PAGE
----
Dropped charges In Hubbard County mean warrants will undergo added scrutiny
Hubbard County warrants may get some additional scrutiny after drug charges were dismissed earlier this month against a Park Rapids family.
The dismissal of charges against Clifford James, Penny James, Cody James and Emily Johnson Aug.1 triggered some heated comments on the Enterprise Web site. One reader questioned whether "Barney Fife" had been the officer that applied for the warrant.
District Judge Paul Rasmussen dismissed the charges because of a technical glitch in the warrant application - the confidential informant didn't state when he observed drugs in the Main Avenue home of the James family.
Rasmussen wrote in his opinion that because the warrant application was missing a crucial time frame, the warrant didn't contain the requisite probable cause to execute a search at the James family home, so the evidence seized was inadmissible.
Today in his regular monthly column, Rasmussen expands on the issue of having probable cause before officers invade the sanctity of a person's home under the 4th Amendment.
"I'm disappointed in the decision in that someone that obviously had drugs can't be prosecuted now," said county attorney Don Dearstyne late last week in discussing the dismissal. "I don't fault the judge for that. The judge looked at the warrant and made a decision on it.
"Quite frankly if that warrant had been presented to my office for review we would not have OK'd it as it was written," he added. "I would have made some changes. So I'm disappointed in that but I'm hoping something positive comes out of this."
There is no requirement that law enforcement officers seek an attorney's opinion before presenting a warrant to a judge, said Stacy Sundstrom, education director of the Minnesota County Attorneys Association.
"We don't keep any statistics but it does vary county by county, depending on the county attorney and how they wish to have search warrants done in their county," she said.
Sundstrom said the association hasn't heard of any widespread problems with warrants, but also hasn't conducted any warrant training for several years.
"We're pretty much staying on the same page," Hubbard County chief deputy Frank Homer said. "Overall it's not changing a whole lot but we're paying a little more attention."
Homer said a three-tiered review process takes place in-house when officers apply for a warrant. The officers themselves review their evidence, have investigators review the warrant, then present the application to sheriff Gary Mills for final review.
If the sheriff or investigators have doubts, "it's a done deal," Homer said.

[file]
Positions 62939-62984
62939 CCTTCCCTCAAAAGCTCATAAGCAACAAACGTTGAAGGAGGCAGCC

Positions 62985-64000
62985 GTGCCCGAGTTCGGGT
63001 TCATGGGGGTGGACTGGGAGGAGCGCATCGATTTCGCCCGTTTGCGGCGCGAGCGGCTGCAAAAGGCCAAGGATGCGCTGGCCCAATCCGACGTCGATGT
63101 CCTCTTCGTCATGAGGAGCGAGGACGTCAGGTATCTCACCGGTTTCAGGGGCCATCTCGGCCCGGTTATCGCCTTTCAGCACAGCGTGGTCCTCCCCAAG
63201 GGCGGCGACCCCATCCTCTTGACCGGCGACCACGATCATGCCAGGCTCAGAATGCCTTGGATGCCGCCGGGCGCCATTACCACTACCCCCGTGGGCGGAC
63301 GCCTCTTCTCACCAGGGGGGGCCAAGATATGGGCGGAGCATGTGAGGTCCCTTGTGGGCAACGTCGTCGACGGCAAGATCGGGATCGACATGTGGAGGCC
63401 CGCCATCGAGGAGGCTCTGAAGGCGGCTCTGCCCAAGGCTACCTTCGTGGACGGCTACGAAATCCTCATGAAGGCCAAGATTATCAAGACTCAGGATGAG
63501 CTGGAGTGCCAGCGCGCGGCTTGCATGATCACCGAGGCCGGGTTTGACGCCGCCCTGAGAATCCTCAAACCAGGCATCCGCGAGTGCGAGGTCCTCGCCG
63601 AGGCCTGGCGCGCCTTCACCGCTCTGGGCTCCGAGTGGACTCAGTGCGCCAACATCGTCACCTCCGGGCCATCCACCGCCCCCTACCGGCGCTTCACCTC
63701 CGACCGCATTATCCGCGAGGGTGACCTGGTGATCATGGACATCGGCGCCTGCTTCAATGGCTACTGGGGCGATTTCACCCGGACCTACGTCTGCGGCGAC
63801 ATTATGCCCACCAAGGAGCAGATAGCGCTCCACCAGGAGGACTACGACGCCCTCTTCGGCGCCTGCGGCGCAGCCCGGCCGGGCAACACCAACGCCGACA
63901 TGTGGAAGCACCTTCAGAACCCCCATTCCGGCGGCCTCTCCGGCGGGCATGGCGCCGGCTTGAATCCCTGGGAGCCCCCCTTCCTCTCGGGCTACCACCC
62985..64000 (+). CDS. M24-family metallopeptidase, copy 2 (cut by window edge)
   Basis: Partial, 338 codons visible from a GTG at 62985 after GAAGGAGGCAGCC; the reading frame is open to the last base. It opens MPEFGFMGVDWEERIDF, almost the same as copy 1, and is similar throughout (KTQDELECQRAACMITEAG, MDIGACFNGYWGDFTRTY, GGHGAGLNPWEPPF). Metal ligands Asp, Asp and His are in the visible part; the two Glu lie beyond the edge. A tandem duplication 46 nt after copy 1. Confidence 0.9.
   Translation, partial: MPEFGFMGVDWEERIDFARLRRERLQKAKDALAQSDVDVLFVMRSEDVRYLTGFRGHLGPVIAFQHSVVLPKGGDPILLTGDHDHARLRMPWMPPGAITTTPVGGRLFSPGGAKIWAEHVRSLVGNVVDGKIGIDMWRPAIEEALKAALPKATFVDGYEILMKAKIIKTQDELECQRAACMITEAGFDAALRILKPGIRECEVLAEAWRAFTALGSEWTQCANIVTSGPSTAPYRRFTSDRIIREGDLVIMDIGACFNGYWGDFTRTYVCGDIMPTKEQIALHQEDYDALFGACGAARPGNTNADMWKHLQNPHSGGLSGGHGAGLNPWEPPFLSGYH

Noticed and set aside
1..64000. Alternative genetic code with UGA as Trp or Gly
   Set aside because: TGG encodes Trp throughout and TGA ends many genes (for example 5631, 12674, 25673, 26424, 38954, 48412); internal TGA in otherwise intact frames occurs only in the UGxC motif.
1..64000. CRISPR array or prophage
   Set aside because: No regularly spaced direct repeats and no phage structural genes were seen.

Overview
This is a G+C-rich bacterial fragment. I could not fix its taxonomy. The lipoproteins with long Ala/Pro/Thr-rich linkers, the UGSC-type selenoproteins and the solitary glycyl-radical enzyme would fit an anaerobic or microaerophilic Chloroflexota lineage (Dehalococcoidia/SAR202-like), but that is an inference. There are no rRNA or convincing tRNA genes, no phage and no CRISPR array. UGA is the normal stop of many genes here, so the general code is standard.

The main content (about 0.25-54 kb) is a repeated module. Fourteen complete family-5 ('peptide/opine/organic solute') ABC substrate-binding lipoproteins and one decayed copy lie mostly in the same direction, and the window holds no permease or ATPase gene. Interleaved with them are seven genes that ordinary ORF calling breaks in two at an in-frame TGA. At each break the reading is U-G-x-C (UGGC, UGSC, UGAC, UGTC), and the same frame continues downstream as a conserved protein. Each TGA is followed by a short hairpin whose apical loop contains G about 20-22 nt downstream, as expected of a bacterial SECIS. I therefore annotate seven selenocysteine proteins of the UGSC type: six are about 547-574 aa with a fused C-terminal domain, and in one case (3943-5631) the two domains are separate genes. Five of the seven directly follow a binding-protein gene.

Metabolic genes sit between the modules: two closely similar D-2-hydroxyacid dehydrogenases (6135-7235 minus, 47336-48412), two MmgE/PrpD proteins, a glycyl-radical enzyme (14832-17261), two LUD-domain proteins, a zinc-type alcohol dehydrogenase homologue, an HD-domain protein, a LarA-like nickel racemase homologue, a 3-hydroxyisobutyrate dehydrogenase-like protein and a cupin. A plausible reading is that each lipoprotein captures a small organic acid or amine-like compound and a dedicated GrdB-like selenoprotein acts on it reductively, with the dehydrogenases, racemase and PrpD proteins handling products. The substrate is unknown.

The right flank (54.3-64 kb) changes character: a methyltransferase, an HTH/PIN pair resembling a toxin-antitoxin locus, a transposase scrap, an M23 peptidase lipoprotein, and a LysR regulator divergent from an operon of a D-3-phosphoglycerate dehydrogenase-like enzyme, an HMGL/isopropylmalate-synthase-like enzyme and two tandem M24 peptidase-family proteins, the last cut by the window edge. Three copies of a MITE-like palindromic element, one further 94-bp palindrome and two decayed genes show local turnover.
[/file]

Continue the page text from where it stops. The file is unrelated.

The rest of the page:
But if the sheriff OKs the application, it often goes to a county attorney for another layer of scrutiny. The James warrant went directly to the judge from the officers who drafted it.
Dearstyne said he met with law enforcement officers after the dismissal to fine-tune the warrant process.
"We want to eliminate and minimize any potential challenges to these in the future," Dearstyne said.
The James warrants were presented to a judge at 1 a.m. to sign.
But Dearstyne said the time of day doesn't matter. It's not inconveniencing him or his staff to wake them up in the middle of the night to review a warrant, since officers also have to wake up a judge to sign one, he maintained. It goes with the territory.
Homer said the early morning wakeup calls are judgment calls for the officers. "This is where it gets tough at times," he said. "When you get woken up at 3 in the morning you're not so clear-headed. So those are the times when we reflect whether we should wake them or not and more and more we're finding out it's a good thing that we do."
Dearstyne said he subscribes to the "ounce of prevention" theory.
He'd rather lose an hour of sleep "and make sure they have a constitutionally valid warrant then to go through all this work and time and have a neutral judge look at it and suppress the evidence," he said.
"In this instance I believe the officer truly had all the information, it just didn't get down on the paper," Dearstyne said. "In reviewing these documents, the judge is limited to the four corners of the warrant."
Judges can't second-guess whether the officer knew when the drugs were present.
Law officers regularly attend search warrant classes to keep up with the ever-changing law and to refine their warrant writing skills, Homer said. Officers can attend the classes as part of their continuing educational requirements to maintain their licenses.
"That's something I can't repair after the fact," Dearstyne said of a defective warrant. "After the judge signs it, we're essentially stuck with what we've got. To analogize to a farm, it doesn't do any good to close the barn door after all the cows are out."